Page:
Saturday, 6 October 2012
MONITOR TESTING GUIDELINES
Locate a monitor; notice the appearance of the monitor. If the cable has a 9-pin connector, it's either Monochrome, CGA, or EGA. If there is a label with 3-colors on it, then it's probably CGA or EGA. If the monitor has the word "Enhanced" on it, it's probably an EGA monitor.
If the cable has a 15-pin connector, it is a VGA monitor.
Plug the monitor into the appropriate test PC and turn on both the monitor and PC.
Use some kind of software to test the monitor's display capability (Checkit, PC Probe, SYSCHK, etc.)
If the screen displays properly, label the monitor and store it in the appropriate place in the lab.
If the monitor does not display correctly, test and make sure that the monitor is attached to the correct video card.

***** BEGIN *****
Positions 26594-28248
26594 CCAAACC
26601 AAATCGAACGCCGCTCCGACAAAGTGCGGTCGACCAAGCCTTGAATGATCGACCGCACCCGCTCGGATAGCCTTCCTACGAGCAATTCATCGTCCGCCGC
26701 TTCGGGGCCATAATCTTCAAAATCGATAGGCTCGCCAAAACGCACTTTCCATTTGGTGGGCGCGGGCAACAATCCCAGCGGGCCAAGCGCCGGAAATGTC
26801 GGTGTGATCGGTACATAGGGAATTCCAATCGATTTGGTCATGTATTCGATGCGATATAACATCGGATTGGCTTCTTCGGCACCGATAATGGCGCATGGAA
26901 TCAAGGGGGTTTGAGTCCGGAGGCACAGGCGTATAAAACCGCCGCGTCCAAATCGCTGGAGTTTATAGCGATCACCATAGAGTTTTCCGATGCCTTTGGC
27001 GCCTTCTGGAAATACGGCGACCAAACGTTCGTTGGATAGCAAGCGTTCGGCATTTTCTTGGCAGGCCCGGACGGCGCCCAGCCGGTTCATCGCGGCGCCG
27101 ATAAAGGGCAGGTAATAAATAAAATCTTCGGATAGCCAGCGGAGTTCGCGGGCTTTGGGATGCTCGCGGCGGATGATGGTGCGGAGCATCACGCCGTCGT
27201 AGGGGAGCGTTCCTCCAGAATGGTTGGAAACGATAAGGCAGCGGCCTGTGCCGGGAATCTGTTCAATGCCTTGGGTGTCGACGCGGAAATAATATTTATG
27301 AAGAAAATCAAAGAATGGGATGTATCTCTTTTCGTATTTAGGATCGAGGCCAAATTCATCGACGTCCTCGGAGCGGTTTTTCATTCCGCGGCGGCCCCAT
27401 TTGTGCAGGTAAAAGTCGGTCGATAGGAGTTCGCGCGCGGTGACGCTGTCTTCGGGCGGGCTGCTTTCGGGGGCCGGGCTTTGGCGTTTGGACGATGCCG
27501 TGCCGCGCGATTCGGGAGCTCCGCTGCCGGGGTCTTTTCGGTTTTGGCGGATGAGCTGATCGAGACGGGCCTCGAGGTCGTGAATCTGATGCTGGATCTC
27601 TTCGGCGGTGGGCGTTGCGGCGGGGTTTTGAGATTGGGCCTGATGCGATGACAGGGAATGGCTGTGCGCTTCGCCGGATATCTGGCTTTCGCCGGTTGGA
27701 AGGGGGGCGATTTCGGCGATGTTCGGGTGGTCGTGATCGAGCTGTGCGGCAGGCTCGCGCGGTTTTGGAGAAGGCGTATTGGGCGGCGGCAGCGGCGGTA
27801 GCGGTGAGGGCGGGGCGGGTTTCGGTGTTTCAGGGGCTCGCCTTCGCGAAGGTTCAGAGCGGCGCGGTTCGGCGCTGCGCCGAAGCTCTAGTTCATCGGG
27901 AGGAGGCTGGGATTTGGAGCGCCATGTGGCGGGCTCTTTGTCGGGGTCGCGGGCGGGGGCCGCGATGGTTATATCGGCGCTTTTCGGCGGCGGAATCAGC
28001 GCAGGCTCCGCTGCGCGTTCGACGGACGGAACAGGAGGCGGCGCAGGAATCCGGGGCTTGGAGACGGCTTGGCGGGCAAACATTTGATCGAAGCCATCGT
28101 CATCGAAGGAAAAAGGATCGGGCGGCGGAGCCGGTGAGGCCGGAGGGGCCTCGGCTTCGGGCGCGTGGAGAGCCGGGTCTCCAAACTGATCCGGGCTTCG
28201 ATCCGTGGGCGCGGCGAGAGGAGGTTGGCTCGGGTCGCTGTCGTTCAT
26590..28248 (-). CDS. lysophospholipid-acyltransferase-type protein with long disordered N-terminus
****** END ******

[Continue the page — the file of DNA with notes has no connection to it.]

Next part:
If the monitor is REALLY DEAD, indicate this on the dead monitor log and dispose of the monitor.
If you need assistance, let someone know.
If you're unsure of whether a monitor is OK or not, label the monitor as such and move on.
Stores large quantities of data for use at a later time. Uses a HARD DISK CONTROLLER to connect hard disk to motherboard.
Hard Disk Drive
MFM and RLL drives:
Typically have separate controllers and hard disks. RLL controllers can store up to 30% more data on the same disk than MFM controllers. Uses 34-pin AND 20-pin cables to transmit data.
Have hard disk controller and hard disk in ONE unit; slightly more difficult to install additional hard disks to IDE systems. Uses 40-pin ribbon cable to transmit data.
Uses separate controllers, like MFM & RLL drives, but can transfer data at a much faster rate. SCSI drives are also more expensive. Uses 50-pin or 68-pin cable to transmit data.